In reelection bid, Curro aims to put a decade of experience to work

QUERIES FOR HOPEFULS: What basic challenges does Arlington face? How would you address each? Potential candidates for majors offices in the April Town Election answer.

Eyes enrollment, fiscal discipline, affordable housing

Curro: ‘Too many squeezed by cost of living.’

With a decade of experience in key Arlington positions, Joseph Curro Jr. looks forward to serving again on the Board of Selectmen.

He is an official who tries to paint with a broader brush by providing a brief, illustrative story about Arlington at the beginning of meetings he chairs. In this case, asked the three most basic challenges facing the town, he ticks them off with no introduction:

1. School enrollment and facilities pressures;

2. Maintenance of fiscal discipline, financial stability and high service levels; and

3. Housing affordability and economic security.

The incumbent tells how he has addressed each of these challenges, a guide to his aims going forward in his owns words:

Work remains on overcrowding

1. As Arlington’s school enrollment has grown and our high school building has aged, we face significant problems with overcrowding and providing environments to support our educational mission. We have had many successes, but our work is not done.

As a member of the School Enrollment Task Force, I worked with other town and school officials to analyze demographic projections, consider options and to make recommendations to address the skyrocketing student enrollment at all levels of our school system. Our work helped to lay the groundwork for the current and recent projects to expand capacity at Thompson and Hardy, to bring the Gibbs back online as a sixth-grade school, and to initiate a feasibility study for a rebuild of Arlington High School. I supported a proposal to use Community Preservation Act funds to redesign the Hardy playground in parallel with building construction to meet the needs of an expanded school population.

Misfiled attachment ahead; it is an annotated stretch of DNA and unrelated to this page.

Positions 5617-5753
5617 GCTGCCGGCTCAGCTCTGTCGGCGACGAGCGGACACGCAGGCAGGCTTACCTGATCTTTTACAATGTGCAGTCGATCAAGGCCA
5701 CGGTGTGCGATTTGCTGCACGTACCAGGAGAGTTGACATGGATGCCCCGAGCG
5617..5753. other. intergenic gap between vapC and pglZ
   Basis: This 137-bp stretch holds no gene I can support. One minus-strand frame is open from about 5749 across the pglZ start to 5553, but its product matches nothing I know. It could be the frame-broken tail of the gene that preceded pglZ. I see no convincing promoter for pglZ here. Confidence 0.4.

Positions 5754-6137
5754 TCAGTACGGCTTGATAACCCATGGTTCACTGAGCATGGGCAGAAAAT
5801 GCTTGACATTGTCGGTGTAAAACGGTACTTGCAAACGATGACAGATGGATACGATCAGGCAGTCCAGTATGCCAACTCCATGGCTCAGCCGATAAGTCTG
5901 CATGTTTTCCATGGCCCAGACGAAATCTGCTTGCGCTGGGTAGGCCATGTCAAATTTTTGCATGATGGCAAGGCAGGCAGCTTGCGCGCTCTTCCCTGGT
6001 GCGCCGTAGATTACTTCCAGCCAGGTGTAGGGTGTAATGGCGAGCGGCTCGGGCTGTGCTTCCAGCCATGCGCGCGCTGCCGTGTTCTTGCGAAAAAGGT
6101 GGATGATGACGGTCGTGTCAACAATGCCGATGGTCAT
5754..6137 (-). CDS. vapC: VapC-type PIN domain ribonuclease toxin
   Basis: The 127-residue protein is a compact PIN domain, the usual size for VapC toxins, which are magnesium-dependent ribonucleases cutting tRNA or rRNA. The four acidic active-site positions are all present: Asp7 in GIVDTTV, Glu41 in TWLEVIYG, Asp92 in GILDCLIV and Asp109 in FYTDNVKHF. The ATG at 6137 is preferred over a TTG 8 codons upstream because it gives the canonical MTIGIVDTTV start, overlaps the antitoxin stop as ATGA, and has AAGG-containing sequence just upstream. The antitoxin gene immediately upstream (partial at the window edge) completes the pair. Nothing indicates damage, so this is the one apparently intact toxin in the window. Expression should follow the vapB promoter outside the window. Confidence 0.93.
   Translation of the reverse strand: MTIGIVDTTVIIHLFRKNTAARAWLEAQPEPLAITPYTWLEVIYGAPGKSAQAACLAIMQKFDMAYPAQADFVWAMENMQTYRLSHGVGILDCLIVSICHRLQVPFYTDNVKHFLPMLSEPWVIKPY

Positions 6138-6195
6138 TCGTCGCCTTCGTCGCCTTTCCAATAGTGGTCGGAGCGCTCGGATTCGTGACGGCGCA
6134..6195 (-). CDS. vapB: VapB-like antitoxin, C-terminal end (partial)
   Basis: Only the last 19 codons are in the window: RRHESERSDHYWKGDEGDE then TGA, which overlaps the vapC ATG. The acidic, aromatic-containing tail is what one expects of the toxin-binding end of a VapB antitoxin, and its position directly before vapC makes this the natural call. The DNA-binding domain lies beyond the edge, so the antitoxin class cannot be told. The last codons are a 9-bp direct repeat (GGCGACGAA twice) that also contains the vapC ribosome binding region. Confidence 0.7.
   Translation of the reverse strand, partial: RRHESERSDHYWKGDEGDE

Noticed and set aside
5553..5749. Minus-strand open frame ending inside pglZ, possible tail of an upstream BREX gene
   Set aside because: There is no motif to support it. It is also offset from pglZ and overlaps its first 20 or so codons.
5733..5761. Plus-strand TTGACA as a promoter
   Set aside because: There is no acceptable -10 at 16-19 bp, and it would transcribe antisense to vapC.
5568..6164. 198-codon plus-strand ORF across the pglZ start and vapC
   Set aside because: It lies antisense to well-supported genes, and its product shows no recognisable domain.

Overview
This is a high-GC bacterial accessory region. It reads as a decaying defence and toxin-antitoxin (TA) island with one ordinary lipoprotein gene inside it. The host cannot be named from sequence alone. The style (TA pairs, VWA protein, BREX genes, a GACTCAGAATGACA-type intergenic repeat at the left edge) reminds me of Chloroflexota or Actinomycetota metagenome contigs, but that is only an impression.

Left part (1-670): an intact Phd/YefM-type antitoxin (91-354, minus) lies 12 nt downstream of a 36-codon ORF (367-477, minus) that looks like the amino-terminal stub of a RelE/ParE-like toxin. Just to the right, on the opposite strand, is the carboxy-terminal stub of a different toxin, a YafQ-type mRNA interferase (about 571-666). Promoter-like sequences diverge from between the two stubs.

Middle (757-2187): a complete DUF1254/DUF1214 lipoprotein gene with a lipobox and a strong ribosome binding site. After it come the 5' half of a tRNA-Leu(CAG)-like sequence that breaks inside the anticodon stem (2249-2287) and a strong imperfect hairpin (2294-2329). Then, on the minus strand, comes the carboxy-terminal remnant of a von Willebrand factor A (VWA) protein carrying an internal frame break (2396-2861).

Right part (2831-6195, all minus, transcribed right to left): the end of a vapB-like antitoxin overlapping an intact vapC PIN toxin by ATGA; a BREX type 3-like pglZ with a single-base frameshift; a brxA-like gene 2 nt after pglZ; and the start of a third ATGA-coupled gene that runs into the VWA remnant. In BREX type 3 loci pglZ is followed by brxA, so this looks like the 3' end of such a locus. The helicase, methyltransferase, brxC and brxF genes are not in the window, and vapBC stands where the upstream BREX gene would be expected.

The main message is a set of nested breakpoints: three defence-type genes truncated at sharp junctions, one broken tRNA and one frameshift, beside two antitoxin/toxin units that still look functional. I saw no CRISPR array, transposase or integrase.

I have worked for many as eight years with the Long-Range Planning Committee to adjust our formulas to increase our school operating budgets, in line with growth in student numbers. I actively supported the renegotiation of the Minuteman Regional Technical High School District agreement to give Arlington a greater voice in Minuteman affairs, a prerequisite for the current project to replace that aging facility.

As a selectman, former School Committee member and past Stratton parent, I was particularly proud to participate in the December ribbon-cutting for the renovated Stratton Elementary School, the capstone event of the nearly two-decade project to rebuild or renovate all seven of our elementary schools.